Notes for Editors
Mercer produces worldwide quality-of-living rankings annually from its most recent Worldwide Quality of Living Surveys. Individual reports are produced for each city surveyed. Comparative quality of living indexes between a base city and a host city are available, as are multiple-city comparisons. Details are available from Mercer Client Services in Warsaw, at +48 22 434 5383 or online at www.mercer.com/qualityofliving.
The list of rankings is provided to journalists for reference, and should not be published in full. Publications and other media outlets may reproduce the top 10 and bottom 10 cities in either list in a table. The data was largely collected between September and November 2012, and will be updated regularly to take account of changing circumstances. In particular, the assessments will be revised to reflect significant political, economic and environmental developments.
Expatriates in difficult locations: Determining appropriate allowances and incentives
Companies need to be able to determine their expatriate compensation packages rationally, consistently and systematically. Providing incentives to reward and recognize the efforts that employees and their families make when taking on international assignments remains a typical practice, particularly for difficult locations. Two common incentives include a quality-of-living allowance and a mobility premium.
Quality-of-living or “hardship” allowances compensate expatriates for decreases in the quality of living between their home and host locations.
By contrast, a mobility premium simply compensates for the inconvenience of being uprooted and having to work in another country.
A quality-of-living allowance is typically location-related while a mobility premium is usually independent of the host location. Some multinational companies combine these premiums, but the vast majority provides them separately.
Quality of Living: City Benchmarking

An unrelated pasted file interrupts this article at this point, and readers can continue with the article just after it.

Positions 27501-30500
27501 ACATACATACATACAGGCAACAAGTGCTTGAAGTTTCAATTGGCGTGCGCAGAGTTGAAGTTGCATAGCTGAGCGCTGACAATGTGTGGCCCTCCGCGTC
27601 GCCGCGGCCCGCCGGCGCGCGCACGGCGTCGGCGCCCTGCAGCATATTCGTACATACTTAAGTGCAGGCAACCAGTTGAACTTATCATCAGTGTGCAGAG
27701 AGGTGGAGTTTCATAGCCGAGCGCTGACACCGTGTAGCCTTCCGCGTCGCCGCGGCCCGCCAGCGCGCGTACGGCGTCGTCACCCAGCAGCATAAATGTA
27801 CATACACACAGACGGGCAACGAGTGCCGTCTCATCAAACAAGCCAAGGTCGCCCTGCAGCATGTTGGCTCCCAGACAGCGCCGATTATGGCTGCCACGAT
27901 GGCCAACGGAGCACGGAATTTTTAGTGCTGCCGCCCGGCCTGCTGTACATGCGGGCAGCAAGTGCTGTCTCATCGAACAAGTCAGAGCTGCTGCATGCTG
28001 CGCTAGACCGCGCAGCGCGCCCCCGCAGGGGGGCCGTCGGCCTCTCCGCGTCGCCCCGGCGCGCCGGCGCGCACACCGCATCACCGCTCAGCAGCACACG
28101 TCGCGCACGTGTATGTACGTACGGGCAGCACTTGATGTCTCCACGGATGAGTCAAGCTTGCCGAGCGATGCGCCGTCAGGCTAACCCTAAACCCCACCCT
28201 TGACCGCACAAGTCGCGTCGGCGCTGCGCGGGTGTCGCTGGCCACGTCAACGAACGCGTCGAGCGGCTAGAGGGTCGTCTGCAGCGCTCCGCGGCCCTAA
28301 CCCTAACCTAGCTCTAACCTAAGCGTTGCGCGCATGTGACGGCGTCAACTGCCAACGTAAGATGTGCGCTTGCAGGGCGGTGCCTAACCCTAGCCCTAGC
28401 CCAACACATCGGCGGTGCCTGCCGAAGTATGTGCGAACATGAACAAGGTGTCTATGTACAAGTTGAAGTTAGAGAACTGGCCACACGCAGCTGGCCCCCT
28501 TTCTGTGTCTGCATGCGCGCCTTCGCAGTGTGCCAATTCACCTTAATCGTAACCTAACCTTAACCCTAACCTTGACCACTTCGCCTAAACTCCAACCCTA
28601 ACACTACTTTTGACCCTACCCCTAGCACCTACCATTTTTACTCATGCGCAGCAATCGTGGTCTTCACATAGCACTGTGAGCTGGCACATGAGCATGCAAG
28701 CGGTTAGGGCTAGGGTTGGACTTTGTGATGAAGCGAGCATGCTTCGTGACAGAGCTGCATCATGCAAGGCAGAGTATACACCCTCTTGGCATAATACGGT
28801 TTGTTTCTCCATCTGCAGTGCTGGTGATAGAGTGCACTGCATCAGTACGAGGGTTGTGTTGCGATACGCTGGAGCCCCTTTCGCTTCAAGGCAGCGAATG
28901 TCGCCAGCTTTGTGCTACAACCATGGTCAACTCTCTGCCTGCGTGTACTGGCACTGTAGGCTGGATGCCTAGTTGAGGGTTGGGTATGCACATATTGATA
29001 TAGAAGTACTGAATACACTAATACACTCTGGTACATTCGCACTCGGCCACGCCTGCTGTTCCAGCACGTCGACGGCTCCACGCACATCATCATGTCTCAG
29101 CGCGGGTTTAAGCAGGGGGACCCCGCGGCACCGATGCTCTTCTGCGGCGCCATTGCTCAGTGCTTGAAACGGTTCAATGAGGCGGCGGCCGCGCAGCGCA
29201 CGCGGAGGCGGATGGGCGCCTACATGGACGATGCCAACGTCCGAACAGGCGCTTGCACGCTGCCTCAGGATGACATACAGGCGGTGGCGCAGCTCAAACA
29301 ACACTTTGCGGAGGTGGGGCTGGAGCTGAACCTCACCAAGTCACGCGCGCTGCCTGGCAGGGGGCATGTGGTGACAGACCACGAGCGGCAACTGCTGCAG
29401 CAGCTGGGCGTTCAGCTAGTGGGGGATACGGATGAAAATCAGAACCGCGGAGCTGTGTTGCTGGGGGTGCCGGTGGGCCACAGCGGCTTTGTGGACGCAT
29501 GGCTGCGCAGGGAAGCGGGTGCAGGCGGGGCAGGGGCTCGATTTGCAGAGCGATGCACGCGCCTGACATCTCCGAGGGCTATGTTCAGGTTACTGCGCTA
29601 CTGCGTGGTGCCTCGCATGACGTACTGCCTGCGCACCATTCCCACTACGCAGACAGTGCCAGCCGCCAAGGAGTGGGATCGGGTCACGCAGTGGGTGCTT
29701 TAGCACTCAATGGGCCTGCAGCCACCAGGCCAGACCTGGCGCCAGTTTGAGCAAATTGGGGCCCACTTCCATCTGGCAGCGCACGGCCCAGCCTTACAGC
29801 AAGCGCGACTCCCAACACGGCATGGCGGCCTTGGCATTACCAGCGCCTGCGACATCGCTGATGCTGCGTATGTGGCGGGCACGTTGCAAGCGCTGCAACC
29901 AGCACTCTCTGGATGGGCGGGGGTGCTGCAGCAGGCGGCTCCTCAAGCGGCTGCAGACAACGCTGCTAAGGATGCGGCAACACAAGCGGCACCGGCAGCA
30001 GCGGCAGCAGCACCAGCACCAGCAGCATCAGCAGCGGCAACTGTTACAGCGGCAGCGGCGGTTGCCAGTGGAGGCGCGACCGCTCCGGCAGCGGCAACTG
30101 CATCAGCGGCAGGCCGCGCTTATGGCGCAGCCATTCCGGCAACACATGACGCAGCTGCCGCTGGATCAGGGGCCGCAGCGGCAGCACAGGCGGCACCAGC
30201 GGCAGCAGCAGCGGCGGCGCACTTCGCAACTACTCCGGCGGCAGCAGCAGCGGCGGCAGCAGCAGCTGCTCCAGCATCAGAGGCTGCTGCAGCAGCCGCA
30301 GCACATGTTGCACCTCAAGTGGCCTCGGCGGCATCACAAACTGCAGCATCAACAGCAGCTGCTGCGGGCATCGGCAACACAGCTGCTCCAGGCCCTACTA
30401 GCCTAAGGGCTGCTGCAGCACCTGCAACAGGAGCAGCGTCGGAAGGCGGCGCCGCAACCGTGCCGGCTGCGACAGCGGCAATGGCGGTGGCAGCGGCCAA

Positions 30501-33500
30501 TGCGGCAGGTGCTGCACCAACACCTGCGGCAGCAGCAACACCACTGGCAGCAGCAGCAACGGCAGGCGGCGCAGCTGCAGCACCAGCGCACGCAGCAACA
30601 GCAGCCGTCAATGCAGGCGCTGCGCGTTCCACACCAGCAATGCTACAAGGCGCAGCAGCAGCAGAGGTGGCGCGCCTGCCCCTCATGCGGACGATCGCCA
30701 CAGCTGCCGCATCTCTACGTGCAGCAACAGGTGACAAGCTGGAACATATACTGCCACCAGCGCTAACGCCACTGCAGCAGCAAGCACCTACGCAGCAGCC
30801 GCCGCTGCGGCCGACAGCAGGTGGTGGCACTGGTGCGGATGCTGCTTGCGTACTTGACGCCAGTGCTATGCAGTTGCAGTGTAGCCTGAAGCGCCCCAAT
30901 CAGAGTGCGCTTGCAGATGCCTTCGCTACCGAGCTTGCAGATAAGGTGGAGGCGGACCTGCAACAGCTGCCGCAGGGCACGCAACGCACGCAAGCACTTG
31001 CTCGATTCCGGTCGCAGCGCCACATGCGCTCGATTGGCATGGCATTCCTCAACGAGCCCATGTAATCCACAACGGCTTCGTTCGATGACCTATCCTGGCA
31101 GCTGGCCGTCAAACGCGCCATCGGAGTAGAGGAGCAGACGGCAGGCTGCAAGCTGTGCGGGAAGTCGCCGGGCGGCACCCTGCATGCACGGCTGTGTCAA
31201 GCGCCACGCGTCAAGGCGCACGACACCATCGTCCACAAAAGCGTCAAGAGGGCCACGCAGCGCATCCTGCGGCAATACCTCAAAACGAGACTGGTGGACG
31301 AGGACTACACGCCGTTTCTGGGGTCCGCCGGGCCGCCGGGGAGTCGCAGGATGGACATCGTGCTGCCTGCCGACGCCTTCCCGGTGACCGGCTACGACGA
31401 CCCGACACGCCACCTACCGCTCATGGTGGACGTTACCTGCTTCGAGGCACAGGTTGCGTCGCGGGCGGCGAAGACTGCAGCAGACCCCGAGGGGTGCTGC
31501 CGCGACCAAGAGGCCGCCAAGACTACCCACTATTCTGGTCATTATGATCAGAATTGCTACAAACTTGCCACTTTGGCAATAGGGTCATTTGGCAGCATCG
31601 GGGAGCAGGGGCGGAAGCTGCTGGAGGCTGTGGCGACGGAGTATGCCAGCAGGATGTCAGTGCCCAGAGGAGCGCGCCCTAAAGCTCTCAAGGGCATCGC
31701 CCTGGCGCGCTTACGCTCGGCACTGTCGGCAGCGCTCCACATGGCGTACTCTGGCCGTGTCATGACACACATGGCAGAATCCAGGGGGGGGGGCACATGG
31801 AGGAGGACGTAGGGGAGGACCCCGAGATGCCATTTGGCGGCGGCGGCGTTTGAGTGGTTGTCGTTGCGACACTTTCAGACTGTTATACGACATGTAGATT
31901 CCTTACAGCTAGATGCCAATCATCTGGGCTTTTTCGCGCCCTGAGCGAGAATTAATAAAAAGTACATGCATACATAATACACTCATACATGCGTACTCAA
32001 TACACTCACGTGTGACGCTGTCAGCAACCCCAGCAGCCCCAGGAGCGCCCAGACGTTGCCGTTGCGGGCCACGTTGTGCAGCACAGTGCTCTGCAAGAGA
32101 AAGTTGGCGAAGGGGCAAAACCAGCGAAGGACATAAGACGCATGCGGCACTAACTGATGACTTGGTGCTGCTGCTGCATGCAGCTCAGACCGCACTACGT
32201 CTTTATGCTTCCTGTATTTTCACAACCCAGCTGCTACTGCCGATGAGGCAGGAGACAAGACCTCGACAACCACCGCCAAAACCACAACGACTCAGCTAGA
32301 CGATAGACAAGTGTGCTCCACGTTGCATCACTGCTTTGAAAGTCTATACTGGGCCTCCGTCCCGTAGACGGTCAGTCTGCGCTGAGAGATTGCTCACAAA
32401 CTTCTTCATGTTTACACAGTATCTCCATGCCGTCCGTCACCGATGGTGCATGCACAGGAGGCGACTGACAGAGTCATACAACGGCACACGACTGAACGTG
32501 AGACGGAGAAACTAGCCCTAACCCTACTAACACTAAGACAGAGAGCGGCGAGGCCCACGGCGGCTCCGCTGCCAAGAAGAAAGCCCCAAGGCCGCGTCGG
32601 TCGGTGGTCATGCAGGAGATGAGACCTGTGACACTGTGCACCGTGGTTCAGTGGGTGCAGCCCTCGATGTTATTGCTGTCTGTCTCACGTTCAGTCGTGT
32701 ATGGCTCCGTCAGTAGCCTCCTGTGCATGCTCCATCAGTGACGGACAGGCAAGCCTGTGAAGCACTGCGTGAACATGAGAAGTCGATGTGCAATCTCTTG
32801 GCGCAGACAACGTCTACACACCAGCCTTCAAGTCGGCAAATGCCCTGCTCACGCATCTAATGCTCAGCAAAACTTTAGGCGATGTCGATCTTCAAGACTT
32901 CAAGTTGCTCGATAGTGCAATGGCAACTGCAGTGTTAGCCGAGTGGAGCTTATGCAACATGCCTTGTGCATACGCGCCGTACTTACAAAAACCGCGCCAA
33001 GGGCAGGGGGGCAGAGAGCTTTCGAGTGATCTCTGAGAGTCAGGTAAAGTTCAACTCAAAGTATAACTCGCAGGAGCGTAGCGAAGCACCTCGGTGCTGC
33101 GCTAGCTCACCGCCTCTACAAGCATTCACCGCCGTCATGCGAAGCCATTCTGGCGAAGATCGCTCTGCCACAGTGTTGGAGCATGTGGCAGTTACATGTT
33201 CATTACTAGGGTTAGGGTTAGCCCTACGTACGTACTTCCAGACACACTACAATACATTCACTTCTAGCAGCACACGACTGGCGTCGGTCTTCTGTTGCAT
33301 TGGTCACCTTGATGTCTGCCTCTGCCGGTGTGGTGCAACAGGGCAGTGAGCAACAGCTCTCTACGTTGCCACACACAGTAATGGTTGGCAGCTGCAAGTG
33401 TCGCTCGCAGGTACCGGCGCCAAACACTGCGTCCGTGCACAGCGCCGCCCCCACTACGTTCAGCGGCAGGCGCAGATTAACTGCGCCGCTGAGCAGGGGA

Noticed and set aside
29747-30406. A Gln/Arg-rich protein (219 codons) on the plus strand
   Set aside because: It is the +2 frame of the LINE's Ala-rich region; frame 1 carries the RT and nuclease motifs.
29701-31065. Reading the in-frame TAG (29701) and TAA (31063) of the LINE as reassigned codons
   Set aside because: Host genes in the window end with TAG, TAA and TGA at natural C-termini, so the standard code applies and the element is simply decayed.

Mercer also helps municipalities assess factors that can improve their quality-of-living rankings. In a global environment, employers have many choices of where to deploy their mobile employees and set up new business. Thus, a city’s quality-of-living standards can be an important variable for employers to consider.
Leaders in many cities want to understand the specific factors that affect their residents’ quality of living and address those issues that affect their city’s overall quality-of-living ranking. Mercer advises municipalities through a holistic approach that addresses their goals of progressing towards excellence and attracting multinational companies and globally mobile talent by improving the elements that get measured in our Quality of Living metrics.
Mercer hardship allowance recommendations
Mercer evaluates local living conditions in more than 460 cities it surveys worldwide. We analyze living conditions according to 39 factors, grouped in 10 categories:
- Political and social environment (political stability, crime, law enforcement)
- Economic environment (currency exchange regulations, banking services)
- Socio-cultural environment (censorship, limitations on personal freedom)
- Medical and health considerations (medical supplies and services, infectious diseases, sewage, waste disposal, air pollution, etc.)
- Schools and education (standard and availability of international schools)
- Public services and transportation (electricity, water, public transportation, traffic congestion, etc.)
- Recreation (restaurants, theatres, movie theatres, sports and leisure, etc.)
- Consumer goods (availability of food/daily consumption items, cars, etc.)
- Housing (rental housing, household appliances, furniture, maintenance services)
- Natural environment (climate, record of natural disasters)
The scores attributed to each factor allow for city-to-city comparisons. The result is a quality-of-living index that compares relative differences between any two locations that we evaluate. For the indices to be used effectively, Mercer has created a grid that allows users to link the resulting index to a quality-of-living allowance amount by recommending a percentage value in relation to the index.
The information and data obtained through the Quality of Living reports are for information purposes only and are intended for use by multinational organizations, government agencies and municipalities. They are not designed or intended to use as the basis for foreign investment or tourism. In no event will Mercer be liable for any decision made or action taken in reliance of the results obtained through the use of, or the information and/or data contained in or provided by, the reports. While the reports have been prepared based upon sources, information and systems believed to be reliable and accurate, they are provided on an “as-is” basis, and Mercer accepts no responsibility/liability for the validity/accuracy (or otherwise) of the resources/data used to compile the reports. Mercer and its affiliates make no representations or warranties with respect to the reports, and disclaim all express, implied and statutory warranties of any kind, including, but not limited to, representations and implied warranties of quality, accuracy, timeliness, completeness, merchantability and fitness for a particular purpose.